Quseir (Casson, 1989: 143). To the sailor, the advantage of Berenike over Myos Hormos was that, although the journey overland to the Nile was longer, it obviated the necessity of beating against the north wind for the further 230 nautical miles up the Red Sea on the return journey. The latest mention of the site, in the Martyrium Sancti Arethae, suggests that Berenike was still a functioning port in the early 6th century (AD 524-5), contributing two ships, but only two, to an Ethiopian expedition to South Arabia (Acta Sanctorum Octobris X, VII (29)). Soon after this, the town must have been abandoned permanently. Excavations at the site since 1994, directed by Prof. S. E. Sidebotham of the University of Delaware and Prof. W. Z. Wendrich of the University of California, Los Angeles, have started to reveal more about the history of the site and the extent of its contacts with India. The archaeological evidence confirms the impression gained from the literary sources that the port was particularly active in the 1st century AD. After a possible decline in occupation in the 2nd and 3rd centuries, when evidence for mercantile activity is more scanty, the town experienced a renaissance in both occupation and commerce in the late 4th century, which appears to have continued until the final evacuation, probably in the early 6th century AD.
02001 The Nautical Archaeology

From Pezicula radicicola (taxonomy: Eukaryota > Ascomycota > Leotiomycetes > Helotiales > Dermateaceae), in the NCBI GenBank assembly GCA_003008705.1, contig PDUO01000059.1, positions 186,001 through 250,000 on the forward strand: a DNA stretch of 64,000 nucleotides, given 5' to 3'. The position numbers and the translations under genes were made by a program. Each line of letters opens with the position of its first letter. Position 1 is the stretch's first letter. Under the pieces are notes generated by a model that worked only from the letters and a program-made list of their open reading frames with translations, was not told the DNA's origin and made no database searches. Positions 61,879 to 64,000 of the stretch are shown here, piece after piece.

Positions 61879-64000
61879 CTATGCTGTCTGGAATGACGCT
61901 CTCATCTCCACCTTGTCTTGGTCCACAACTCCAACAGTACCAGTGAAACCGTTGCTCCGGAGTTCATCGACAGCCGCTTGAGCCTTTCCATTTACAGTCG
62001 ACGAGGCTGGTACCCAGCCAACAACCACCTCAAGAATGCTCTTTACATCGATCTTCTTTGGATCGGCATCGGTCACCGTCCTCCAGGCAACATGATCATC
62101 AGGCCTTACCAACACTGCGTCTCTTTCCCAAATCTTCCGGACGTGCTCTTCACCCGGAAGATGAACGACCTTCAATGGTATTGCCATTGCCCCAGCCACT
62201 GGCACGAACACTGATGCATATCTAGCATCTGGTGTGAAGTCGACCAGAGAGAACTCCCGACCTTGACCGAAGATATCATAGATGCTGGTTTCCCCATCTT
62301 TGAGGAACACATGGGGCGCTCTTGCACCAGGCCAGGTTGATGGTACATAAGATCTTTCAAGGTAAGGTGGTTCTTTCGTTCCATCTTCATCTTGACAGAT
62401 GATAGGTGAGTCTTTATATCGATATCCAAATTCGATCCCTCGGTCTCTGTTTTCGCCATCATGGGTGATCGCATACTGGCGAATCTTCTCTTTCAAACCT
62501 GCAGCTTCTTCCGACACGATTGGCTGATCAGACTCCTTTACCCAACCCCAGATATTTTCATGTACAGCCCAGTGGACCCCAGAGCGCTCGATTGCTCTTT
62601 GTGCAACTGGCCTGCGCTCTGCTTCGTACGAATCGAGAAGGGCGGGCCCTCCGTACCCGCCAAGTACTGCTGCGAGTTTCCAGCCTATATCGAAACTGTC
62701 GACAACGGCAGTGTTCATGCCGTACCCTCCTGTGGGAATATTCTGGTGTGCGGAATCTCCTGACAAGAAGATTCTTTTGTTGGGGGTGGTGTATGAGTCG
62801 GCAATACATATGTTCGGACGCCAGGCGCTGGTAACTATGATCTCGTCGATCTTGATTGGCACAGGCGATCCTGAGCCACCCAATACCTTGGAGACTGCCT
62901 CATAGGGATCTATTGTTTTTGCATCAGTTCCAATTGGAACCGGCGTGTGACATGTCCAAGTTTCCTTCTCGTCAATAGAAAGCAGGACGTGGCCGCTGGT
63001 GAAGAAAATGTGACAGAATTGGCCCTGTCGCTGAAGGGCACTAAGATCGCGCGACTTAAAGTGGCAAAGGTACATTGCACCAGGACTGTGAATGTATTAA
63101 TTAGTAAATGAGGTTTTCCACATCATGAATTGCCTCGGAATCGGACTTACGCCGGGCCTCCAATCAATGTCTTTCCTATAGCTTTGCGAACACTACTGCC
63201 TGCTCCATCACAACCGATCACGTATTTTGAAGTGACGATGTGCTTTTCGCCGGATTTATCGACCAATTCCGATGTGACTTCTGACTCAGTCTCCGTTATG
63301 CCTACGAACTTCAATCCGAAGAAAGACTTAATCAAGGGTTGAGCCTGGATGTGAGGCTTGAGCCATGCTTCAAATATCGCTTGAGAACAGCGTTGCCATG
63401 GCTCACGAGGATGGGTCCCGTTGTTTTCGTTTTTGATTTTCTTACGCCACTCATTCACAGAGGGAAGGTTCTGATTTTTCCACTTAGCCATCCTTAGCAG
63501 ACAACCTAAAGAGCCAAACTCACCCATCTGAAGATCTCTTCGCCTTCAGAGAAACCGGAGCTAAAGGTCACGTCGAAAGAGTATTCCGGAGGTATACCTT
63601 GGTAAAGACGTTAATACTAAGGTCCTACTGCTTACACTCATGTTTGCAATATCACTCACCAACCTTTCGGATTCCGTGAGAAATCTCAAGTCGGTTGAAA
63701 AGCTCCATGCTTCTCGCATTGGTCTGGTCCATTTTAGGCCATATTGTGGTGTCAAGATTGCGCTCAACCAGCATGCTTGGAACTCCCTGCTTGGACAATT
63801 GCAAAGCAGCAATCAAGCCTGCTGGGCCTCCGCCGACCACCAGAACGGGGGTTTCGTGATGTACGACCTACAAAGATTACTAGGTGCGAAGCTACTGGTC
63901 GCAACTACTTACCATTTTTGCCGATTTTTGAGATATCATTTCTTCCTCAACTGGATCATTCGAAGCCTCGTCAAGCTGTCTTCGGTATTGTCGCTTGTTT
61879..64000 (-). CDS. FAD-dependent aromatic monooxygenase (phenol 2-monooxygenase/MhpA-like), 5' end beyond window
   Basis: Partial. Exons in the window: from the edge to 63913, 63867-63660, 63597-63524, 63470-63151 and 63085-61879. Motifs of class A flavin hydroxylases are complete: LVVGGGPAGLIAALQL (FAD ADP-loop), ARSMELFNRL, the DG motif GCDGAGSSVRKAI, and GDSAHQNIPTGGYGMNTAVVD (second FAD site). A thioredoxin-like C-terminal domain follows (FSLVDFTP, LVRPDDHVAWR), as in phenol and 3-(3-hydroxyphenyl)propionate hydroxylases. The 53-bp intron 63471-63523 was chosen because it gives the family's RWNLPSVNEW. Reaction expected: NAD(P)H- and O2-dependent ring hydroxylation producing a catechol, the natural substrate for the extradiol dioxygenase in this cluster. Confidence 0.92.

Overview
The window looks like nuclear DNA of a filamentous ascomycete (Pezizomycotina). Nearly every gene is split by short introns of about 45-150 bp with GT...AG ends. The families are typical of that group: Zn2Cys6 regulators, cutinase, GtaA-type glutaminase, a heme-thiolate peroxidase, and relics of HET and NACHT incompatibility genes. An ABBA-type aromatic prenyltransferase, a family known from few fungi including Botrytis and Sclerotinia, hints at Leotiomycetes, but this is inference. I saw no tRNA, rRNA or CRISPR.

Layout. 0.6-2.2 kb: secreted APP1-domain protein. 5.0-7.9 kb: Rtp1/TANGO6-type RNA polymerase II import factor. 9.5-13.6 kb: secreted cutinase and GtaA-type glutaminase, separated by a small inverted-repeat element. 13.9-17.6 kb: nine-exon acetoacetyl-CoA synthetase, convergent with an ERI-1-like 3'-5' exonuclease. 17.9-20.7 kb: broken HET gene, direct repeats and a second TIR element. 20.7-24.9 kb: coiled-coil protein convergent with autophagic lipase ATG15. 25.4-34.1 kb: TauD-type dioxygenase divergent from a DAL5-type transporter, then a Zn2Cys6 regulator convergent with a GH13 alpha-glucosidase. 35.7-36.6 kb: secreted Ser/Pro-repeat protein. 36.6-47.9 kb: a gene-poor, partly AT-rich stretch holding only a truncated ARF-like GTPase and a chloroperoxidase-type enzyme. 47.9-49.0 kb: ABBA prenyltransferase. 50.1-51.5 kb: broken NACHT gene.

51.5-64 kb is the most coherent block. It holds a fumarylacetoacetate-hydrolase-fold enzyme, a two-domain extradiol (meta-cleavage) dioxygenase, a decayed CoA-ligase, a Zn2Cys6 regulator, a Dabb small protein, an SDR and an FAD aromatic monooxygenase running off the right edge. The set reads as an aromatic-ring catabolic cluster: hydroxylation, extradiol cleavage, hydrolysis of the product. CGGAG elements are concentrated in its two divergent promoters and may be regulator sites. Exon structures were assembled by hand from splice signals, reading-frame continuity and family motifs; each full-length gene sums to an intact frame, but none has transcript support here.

the almost complete absence of which in the ancient world has been commented upon by Black and Samuels (1991. Fragments were small and. A high proportion of the wood remains from the site was of teak. 19986: 80-84). The textiles from the earlier deposit. not well preserved.2 Figure 1. pieces of webbing and sacking. 1992).or anticlockwise-spun yarns (S/S). can best be described as utilitarian: amalgams of wool scraps probably reused as saddle packing. Tomber. that at least some of the contents of the deposit are the remains of sails. pottery of South Indian origin (Begley & Tomber. Indian and Sri Lankan beads (Francis. The purpose of the present article is to assess the evidence from Berenike for sails and their nature (see also Wild & Wild. possibly from dismantled ships (Vermeeren. the other to the late 4th-5th century AD. the other from Z. indeed. a situation without parallel on sites within the Roman Empire. in particular. (Drawing: J. fragments of medium-weight and coarse 212 linen and cotton tabbies (plain weaves). 1996). 1998a: 31 1-319. 1999. Ancient spinners were highly conservative and the tradition in Egypt and the neighbouring Roman provinces was for the Sdirection. They appear to represent rubbish from the docks rather than the remains of clothing and furnishing and their functions are likely to have been concerned with the packing and transport of traded goods.NAUTICAL ARCHAEOLOGY. coinciding with the main period of early Roman activity on the site. The proximity of the sea and the neighbouring wadi have led to the disintegration of the textiles from the lower levels of the site: heavy dews alternating with day-time heat have attacked those near the surface. Wild) Evidence for trade with India and. in general. A high proportion of the textiles recovered came from two rubbish deposits. P. badly degraded by salt. borne out by the presence on site of the teak planks and of brailing rings. 2000).or clockwise-spun yarns (Z/Z). The textile remains The greater proportion of the material considered here is of cotton. 30. 1999: 319). has come in the form of: a graffito on a 1st-century AD amphora in Tamil-Brzhmi (Mahadevan. including reused planks. The cottons can be divided into two distinct groups: the one is woven exclusively from S.. one dated by the associated pottery and ostraka to not later than AD 75 (Bagnall et al. in many cases. and botanical remains such as coconut and. for the presence of Indians on the site. large quantities of black peppercorns (Cappers. The textiles from the site were. It would be fair to assume that the . Location map of the area and sites mentioned in the text. It seems a reasonable supposition. 2000: 221-223). 2000). sometimes heavily and repeatedly patched. 2000).